Sunday, January 19, 2014

The New Flock and Spent Grain Update

The poultry run has been pretty quiet for the last several months.  In autumn we processed all the old birds who were no longer laying.  The one long day we spent processing was an unwelcome chore but what a relief when it was all over and the freezer was full of chicken and duck for the winter stock.  Last August we bought twenty five laying chicks and our new flock has grown fabulously.  Raised on a soured milk diet, they are now almost five months and we expect them to begin laying soon.  We are ecstatic to have reached our goal of completely cutting off store bought feed! For about four months we have been feeding a combination of spent grain (fermented non-gmo barley that we get for free from a local brewery), vegis from the garden, organic green bin waste, our kitchen scraps-including fish and meat, and clabbored milk.  After doing a bunch of reading and combing the internet for recipes/ratios of homemade feed made with spent grain we really didn't find much useful information so we have been experimenting with trial and error.  What we learned is that our birds all love the spent grain but when fed to the younger pullets they had bloody stool within a day.  So we kept to the sour milk diet while they were growing with a supplement of organic grower crumble. Once they reached 6-8 weeks they transitioned from the brooder to the run and started on spent grain combined with vegis, etc.  They are all looking happy and healthy.  It will be exciting to find out how well they will lay on this diet.  Since we especially chose high production breeds this time around we are hoping for lots of yummy eggs.  I have to admit, I miss all the colors of the old flock.  The three breeds we chose are not as bright; white leghorns, red and black sexlinks, as well as our one random Americauna who gives us her periodic green egg.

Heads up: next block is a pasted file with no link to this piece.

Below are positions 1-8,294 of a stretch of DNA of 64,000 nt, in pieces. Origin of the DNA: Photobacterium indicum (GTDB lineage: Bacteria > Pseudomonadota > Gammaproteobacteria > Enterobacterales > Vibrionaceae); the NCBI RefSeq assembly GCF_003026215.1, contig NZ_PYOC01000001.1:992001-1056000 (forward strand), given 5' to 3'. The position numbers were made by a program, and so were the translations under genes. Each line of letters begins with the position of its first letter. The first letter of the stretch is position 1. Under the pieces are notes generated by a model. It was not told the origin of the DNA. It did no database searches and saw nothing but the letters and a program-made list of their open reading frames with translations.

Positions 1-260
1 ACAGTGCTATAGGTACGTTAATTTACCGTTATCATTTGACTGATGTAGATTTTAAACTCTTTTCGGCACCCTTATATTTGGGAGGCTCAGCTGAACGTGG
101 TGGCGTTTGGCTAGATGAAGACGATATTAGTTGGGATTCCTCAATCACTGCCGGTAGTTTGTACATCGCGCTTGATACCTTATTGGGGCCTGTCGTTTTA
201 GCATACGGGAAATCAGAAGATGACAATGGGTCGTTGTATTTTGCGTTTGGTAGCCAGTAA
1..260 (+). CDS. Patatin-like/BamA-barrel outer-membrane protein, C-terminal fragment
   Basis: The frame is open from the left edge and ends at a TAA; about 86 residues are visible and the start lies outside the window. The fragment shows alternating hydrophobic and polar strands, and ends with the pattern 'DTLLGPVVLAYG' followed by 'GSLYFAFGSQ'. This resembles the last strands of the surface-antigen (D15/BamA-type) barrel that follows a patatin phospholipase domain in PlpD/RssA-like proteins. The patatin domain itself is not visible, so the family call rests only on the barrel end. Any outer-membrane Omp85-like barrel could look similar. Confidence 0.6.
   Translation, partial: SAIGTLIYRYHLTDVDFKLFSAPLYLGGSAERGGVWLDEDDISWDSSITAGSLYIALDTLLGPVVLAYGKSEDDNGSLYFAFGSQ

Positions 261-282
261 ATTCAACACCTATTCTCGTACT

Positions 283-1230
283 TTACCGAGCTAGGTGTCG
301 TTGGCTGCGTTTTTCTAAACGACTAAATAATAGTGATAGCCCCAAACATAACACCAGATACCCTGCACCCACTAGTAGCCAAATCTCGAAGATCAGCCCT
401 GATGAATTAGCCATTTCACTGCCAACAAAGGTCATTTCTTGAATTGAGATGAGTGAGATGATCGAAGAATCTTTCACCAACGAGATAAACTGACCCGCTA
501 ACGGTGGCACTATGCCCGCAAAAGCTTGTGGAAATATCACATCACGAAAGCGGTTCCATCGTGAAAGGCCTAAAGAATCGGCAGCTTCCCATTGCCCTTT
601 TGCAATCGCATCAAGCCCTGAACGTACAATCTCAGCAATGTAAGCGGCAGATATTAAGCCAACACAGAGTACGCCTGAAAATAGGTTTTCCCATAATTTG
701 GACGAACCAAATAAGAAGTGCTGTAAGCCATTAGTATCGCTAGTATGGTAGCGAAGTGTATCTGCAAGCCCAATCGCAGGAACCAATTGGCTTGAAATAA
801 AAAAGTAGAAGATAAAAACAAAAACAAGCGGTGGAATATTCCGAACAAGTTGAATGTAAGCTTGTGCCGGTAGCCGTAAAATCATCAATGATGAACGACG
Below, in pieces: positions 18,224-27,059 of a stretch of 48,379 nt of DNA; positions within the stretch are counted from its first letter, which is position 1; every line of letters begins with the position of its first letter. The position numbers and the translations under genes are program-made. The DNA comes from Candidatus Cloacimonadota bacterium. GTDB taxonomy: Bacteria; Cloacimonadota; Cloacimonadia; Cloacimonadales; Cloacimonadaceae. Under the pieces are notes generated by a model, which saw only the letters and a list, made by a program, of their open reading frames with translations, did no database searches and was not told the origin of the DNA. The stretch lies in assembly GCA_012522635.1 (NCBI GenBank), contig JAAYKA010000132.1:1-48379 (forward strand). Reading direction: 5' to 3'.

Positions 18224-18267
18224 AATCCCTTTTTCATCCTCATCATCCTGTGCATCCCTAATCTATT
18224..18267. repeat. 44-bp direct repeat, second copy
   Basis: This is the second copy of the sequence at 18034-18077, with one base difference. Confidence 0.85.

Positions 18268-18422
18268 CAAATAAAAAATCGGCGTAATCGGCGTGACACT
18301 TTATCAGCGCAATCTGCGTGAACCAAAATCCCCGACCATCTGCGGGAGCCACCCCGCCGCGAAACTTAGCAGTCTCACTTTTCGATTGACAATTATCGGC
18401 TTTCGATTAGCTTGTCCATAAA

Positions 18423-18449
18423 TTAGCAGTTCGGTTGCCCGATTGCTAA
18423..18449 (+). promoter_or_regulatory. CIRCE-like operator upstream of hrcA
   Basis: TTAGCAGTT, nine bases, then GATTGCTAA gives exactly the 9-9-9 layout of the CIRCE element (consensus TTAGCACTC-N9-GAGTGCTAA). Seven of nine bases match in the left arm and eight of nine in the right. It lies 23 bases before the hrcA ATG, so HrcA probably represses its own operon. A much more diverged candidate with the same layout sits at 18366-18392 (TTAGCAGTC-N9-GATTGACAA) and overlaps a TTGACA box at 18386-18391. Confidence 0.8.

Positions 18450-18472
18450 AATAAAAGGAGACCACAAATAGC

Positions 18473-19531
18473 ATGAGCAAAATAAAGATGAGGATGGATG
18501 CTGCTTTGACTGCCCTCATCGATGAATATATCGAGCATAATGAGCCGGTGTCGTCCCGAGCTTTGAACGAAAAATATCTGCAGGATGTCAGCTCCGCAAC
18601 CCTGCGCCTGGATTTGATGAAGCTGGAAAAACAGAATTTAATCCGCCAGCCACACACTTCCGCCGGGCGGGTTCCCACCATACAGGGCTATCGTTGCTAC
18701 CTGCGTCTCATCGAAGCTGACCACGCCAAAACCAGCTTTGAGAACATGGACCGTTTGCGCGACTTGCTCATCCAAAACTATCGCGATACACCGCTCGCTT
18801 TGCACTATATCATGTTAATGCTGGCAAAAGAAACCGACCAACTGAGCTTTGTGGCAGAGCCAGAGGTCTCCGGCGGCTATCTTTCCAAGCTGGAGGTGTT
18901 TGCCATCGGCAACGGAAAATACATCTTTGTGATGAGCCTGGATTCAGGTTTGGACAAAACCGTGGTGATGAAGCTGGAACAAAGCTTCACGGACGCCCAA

We have big plans for the run to be an experimental food forest with apple, olive, fig and mulberry trees, Siberian pea shrubs, bamboo, comfrey and several nitrogen fixing cover crops to support the trees and give the poultry a little forage.  Everything is so dry, the chickens and ducks will be happy to be surrounded by more greenery.  In the meantime we will build a massive compost pile in the run for the chickens to scratch, turn, and feed off of then they will be pastured through our small orchard while we transform their habitat. 

Check out this clip of a very cool, inspiring video about feeding chickens without grain. 

Other ideas...we're thinking of ordering Bourban Red turkeys and geese in a couple of months.  It will be so fun to have a bustling poultry yard again!

Thursday, January 16, 2014


The horizon leans forward, 
offering you space to place new steps of change.
-Maya Angelou


The new year has arrived and it's hard to believe we are almost through January.  It has been feeling more like May around these parts.  The weather is alarmingly warm and with no rain the land is becoming arid.  We are so grateful  for the grey water system that filters and steadily drips our wash water down to our garden beds. There is nothing else for us to do other than pray for rain and embrace this warm spell.  The starts are overflowing in their flats and so the planting has begun.  All the vegis in the mini green houses are slowly going into the ground; collards, kale, broccoli, cauliflower, peas, artichokes, and lettuce.  I am hoping that this will be the year of growing massive quantities, especially of beans (runners, pole, and bush), squash, greens, and potatoes, as well as some drought resistant edibles like quinoa.  However, this is also the year for us to begin transitioning our property into food forests and perennials.  We are bursting at the seems waiting to implement our plans and ideas--little by little--and patience.

It has been amazingly quiet around here lately.  With systems in place and no baby animals to tend, there has been very little drama.  The days flow in and out with family, chores, and visitors.  Ginger's steady supply of milk keeps us creatively conjuring up different kinds of cheese and ice cream.  

We have been hosting our old friend Ellis, the Oberhasli buck we have used for the past three years to breed our does.  He has been an extremely well behaved guy and is quite content with his harem of ladies.  

He passes his day following one to the next, usually with his nose in someone's behind. Goats!!  Fortunately May Daisy doesn't mind too much and seems to welcome the affection.  

The kids who were born in May are now eight months old, cute and naughty as can be. fence seems to be able to hold them. Yes, that's the nature of goats, they are true free spirits!  This is the year of giving: giving to others and giving our all...taking impeccable care of ourselves and being the best we can be.

Happy January everyone!  May all your positive new year intentions come to fruition.  Peace and blessings!